The federal election is over and it is now incumbent upon all parts of agriculture to work with the government given to us by the people.
There are good places to start.
The Barton Report outlined the key role that agriculture will play in the development of the Canadian economy. Based on the report this government has set a target of increasing Canada’s agri-food exports from $55 billion in 2015 to at least $75 billion by 2025.
Barton outlined how Canada can move from the fifth largest agricultural exporter to the second largest within 10 years. These are ambitious goals.
Accomplishing them will take a lot of work. We need to fight for the right trading environment. This is not going to be simple in the new age of protectionism. We need to ensure that we have regulations that foster investment in research, innovation and new technology. This may not be easy with activist opposition to many of the tools of modern agriculture like pesticides, fertilizers and biotechnology.
There is the potential for a rocky road ahead. The government has no members of Parliament from the largest grain-growing regions of the country. The House of Commons, which many saw as a House divided between rural and urban seats before the election, will be even more divided when it resumes sitting.
Who will speak for rural Canada and agriculture when the Liberal caucus meets to discuss legislation and policy? Who on the government side of the aisle will remember the Barton recommendations, and how to accomplish them?
These are not easy questions to answer. In part it is the role of members of Parliament from agriculture-based ridings to ensure that these messages are delivered to the cabinet.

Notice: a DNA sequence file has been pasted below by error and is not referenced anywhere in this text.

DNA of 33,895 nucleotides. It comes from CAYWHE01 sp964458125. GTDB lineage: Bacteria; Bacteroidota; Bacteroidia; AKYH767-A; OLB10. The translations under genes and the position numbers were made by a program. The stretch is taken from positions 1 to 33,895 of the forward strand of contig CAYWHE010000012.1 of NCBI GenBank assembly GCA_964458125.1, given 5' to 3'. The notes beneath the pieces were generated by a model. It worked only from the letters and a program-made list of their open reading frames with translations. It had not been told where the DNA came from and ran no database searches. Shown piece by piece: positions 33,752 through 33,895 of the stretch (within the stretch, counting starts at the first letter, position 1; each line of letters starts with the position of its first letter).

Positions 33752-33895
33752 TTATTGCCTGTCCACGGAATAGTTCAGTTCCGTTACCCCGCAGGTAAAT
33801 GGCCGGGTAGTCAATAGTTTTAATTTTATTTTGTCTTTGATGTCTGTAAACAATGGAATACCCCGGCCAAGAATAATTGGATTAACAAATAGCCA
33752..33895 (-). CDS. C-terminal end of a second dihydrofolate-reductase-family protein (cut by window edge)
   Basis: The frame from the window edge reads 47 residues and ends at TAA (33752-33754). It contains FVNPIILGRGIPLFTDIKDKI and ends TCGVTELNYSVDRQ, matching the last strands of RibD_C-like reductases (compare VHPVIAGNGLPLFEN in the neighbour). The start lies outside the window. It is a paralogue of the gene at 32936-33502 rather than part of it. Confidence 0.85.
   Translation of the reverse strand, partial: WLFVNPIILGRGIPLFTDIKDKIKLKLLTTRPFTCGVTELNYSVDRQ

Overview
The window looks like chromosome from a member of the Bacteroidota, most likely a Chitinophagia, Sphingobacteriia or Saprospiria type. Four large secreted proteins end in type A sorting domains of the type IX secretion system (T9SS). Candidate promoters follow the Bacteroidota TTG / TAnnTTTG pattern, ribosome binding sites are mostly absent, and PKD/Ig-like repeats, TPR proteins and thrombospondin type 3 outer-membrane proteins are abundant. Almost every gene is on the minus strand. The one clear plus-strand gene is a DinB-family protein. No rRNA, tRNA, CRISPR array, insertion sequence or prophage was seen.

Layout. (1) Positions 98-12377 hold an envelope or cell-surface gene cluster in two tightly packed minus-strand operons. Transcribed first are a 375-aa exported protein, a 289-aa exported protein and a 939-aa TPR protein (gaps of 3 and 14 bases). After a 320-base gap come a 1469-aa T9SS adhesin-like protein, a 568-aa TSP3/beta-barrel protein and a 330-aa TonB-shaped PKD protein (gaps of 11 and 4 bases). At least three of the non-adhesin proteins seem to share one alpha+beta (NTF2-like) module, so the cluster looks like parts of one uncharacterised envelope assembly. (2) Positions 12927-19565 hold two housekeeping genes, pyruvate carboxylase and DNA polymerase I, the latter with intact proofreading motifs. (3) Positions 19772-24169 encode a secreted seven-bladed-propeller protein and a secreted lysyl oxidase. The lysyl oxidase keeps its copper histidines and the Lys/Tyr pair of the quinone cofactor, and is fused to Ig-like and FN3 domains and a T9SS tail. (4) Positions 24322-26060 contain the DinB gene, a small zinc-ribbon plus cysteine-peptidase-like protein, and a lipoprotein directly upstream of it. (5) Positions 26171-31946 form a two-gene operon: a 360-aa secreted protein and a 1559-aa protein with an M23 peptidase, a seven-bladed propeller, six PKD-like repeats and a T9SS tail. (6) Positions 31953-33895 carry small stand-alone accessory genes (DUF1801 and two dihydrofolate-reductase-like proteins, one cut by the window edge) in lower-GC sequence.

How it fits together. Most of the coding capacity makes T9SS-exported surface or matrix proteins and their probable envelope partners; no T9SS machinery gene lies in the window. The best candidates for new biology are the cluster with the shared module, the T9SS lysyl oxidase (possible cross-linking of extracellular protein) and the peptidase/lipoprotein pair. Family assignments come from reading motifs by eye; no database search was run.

I have a few options to suggest to MPs from agricultural ridings. Rural MPs might adopt a city MP from another party to take out to meet with their constituents in the field (I mean that literally). Value-chain organizations can help organize this kind of outreach and if that sounds like an offer, it is. It would also be good to see the revitalization of an all-party rural caucus.
But voices from the opposition benches are not going to be enough. We, as an industry, must work to ensure that misunderstandings about modern agriculture are not embedded in legislation and regulation.
Agriculture value chains can bring together federal and provincial governments, commodity groups and farmers to address the immediate challenges facing agriculture, including activist threats to modern agricultural tools, growing nationalism and protectionism and the need to support investment in emerging technology.
There is a lot at stake for agriculture in the next few years: a mandatory review of the Pest Control Products Act, a review of the Canada Grain Act, a new regulatory framework for new plant-breeding techniques like CRISPR and a National Food Policy.
Getting these projects right will help set the environment in which agriculture can accomplish the goals set out by Barton.
Agriculture also needs to work with government to combat growing protectionism internationally. This can only be accomplished if the government finds us willing to be a productive partner.
We need to provide the opportunities for urban MPs and cabinet ministers to get to know modern agriculture a bit better and offer positive policy options that will move this industry forward.
Cam Dahl is president of Cereals Canada.